George recoils in shock and shakes his head sure that he’s heard wrong. He looks again sees only that the woman has taken the child out of its stroller because it is crying and sat it on the counter. She is fishing for something in a shopping bag. “That must be her return,” thought George. “I really need to get my ears checked.”
The child began to howl louder. The screams covered up the sounds of the grinding of wheels as the buggies in the area began to push closer, trying to completely encircle the area around Customer Service.
Customers in the main store area were completely oblivious. SCAN. BAG. SCREAM. THAT RANG UP WRONG. SCAN. BAG. DISCOUNT. COUPON. SCREAM. YOU’RE DOING IT WRONG. SCAN. BAG. SCREAM. YOU SQUASHED MY BREAD. SCAN. BAG. SCREAM. I WANT A MANAGER.
George swept his gaze side to side. The entire Customer Service bay was a mass of buggies. It seemed like half the merchandise of the store was here instead of on the shelves.
Were the buggies edging closer? George didn’t want to believe it, but he didn’t remember that rusty cart with the wonky wheel from five minutes ago. It must be the heat. These big box stores never have good heating systems he told himself.
Up ahead, George could hear the clerk asking “Ma’am, do you have a receipt for this baby?” George dug his finger into ears in an effort to clear a non-existent blockage, desperate to believe that he simply didn’t hear the word “outfit” on the edge of that sentence. The child was starting to calm down now, although the mother seemed to be getting more emotional.
“We just can’t afford it,” George heard her tell the clerk. “We work all day and still can’t afford another one. Can I return the stroller and the diapers too?”
“If you have a receipt,” George heard the clerk say begrudgingly.
George thought to himself, “I hope I’m never that poor that I have to return baby clothes.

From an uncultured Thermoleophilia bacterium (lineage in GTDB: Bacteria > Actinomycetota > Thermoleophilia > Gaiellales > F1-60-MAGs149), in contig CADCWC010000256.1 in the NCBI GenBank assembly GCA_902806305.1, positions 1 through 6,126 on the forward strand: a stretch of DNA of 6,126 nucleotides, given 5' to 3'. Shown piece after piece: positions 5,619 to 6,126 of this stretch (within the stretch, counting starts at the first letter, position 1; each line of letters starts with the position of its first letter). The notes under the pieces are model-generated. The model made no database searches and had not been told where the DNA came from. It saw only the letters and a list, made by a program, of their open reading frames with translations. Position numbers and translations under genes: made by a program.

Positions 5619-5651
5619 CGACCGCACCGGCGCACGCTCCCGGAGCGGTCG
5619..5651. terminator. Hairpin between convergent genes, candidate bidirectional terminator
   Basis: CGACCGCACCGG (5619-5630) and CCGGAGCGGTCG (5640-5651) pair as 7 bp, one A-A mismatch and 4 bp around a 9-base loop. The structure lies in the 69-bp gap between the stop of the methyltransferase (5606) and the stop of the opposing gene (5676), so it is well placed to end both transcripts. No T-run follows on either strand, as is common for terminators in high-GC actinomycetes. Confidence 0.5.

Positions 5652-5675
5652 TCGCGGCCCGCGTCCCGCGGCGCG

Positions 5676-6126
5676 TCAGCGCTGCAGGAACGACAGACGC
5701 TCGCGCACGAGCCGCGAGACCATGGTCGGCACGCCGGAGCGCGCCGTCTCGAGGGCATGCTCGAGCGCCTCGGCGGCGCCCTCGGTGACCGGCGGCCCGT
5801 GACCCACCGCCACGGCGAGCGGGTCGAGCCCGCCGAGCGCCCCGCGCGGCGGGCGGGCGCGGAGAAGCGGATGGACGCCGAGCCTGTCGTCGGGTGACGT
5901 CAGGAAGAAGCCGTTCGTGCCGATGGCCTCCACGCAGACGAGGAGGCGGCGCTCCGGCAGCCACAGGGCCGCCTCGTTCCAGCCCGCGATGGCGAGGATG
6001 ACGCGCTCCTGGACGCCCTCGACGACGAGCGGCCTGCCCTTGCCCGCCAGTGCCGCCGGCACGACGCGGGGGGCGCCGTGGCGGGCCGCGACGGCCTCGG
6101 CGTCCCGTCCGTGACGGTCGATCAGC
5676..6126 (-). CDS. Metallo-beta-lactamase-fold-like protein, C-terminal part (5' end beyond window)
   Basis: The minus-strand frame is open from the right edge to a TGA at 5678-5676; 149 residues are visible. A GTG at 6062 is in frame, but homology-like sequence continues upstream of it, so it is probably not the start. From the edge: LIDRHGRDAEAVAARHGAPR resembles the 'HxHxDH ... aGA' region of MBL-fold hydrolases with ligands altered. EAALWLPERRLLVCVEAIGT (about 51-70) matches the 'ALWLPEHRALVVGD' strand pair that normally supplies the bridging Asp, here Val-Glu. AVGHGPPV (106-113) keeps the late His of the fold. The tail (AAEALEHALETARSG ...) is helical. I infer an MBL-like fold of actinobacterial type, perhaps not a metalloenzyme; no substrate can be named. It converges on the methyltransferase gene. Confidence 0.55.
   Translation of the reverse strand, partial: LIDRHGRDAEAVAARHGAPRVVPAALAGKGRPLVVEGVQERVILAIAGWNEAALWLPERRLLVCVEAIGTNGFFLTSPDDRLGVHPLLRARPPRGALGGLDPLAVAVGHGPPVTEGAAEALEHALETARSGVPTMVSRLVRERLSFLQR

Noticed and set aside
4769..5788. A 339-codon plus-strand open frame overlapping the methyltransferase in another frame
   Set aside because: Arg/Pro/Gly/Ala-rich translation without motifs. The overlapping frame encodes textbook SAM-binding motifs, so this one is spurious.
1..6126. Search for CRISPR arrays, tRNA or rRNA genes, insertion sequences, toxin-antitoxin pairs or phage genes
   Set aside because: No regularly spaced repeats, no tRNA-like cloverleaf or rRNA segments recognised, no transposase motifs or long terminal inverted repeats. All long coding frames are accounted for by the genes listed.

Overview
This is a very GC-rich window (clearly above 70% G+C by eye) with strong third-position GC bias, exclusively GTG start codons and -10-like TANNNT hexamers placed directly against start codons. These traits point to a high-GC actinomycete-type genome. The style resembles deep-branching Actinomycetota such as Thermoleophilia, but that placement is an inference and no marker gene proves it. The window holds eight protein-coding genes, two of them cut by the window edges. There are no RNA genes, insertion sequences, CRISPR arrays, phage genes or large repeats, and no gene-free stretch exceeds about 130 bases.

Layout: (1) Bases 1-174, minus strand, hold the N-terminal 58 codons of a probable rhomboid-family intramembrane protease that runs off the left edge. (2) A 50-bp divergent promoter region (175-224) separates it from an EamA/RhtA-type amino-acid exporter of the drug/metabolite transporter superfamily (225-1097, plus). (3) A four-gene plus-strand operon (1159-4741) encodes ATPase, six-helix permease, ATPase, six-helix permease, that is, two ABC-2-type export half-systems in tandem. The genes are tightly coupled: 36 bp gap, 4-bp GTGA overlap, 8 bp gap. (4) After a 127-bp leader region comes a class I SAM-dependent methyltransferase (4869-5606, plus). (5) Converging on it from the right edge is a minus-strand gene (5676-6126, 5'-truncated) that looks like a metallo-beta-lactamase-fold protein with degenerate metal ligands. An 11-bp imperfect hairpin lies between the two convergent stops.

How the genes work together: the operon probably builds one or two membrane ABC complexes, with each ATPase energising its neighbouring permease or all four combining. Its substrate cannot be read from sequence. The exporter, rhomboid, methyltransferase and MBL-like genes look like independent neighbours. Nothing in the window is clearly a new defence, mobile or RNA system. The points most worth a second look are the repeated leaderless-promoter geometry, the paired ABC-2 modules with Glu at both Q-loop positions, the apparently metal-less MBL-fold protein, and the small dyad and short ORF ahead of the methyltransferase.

“Ma’am. This receipt is from last July. The return period on babies is 15 days. You’ve had little Carrie here for eight months. I’m sorry, but we can’t take her back.”
“WHAT DO YOU MEAN YOU WON’T TAKE HER BACK. I’VE GOT A RECEIPT. SHE’S IN GOOD CONDITION. YOU WILL TAKE HER BACK. I WANT A MANAGER RIGHT NOW.”
The clerk leaned over the counter. “Ma’am. Seriously. You need to calm down. Bad things will happen.”
“I’M NOT GOING TO CALM DOWN. I WANT MY MONEY BACK FOR THIS SHITTY BABY THAT SHITS ALL THE DAMN TIME AND DOESN’T EVEN TALK YET AND YOU’RE GOING TO GIVE IT TO ME.”
George couldn’t believe he was hearing this. He looked straight ahead, transfixed by the scene that was playing out. Then he heard a cluck-cluck. It was a chicken. The old woman in front of him really DID have a chicken.
She was talking to George. “Dearie. Dearie. I say dearie. You need to pay more attention. We need to back up. There’s about to be a scene here. Can’t you see the buggy-horde getting ready to attack? Dearie? You don’t’ look so well.”
The buggy-horde. It was real. It was very real. What was once a pack of purchase conveyances was now a metal mass of grinding wheels and razor-sharp teeth transformed instantly into a living, breathing killing machine.
“But …” George sputtered. “But what about …”
“Come dearie. We’ll go over to the café and have a coffee. The old man and the mother are history. Once they start to make a scene they’re a goner. There’s nothing you can do. Those are the rules of the returns at the House of the Wahl. Satan is a manager. Hitler works in grocery. Now. Can you hold my chicken? I need to clear a path through the buggy-horde.”
Wordlessly George reached out to grab the chicken’s feet. The old woman brandished her cane with the skill of a hockey pro, sweeping a path through the ravenous metal creatures.
Behind him, George began to hear screams. First a loud wail from the mother, then a high, thin scream from the old man with the pinochle cards. The screams continued for a while, then nothing.
The next thing George heard was the tired, oh-so-tired voice of the clerk “Maintenance to Customer Service with a blow torch and a mop. Maintenance to Customer Service with a blow torch and a mop.”
Welcome to the House of the Wahl. Do you have your receipt?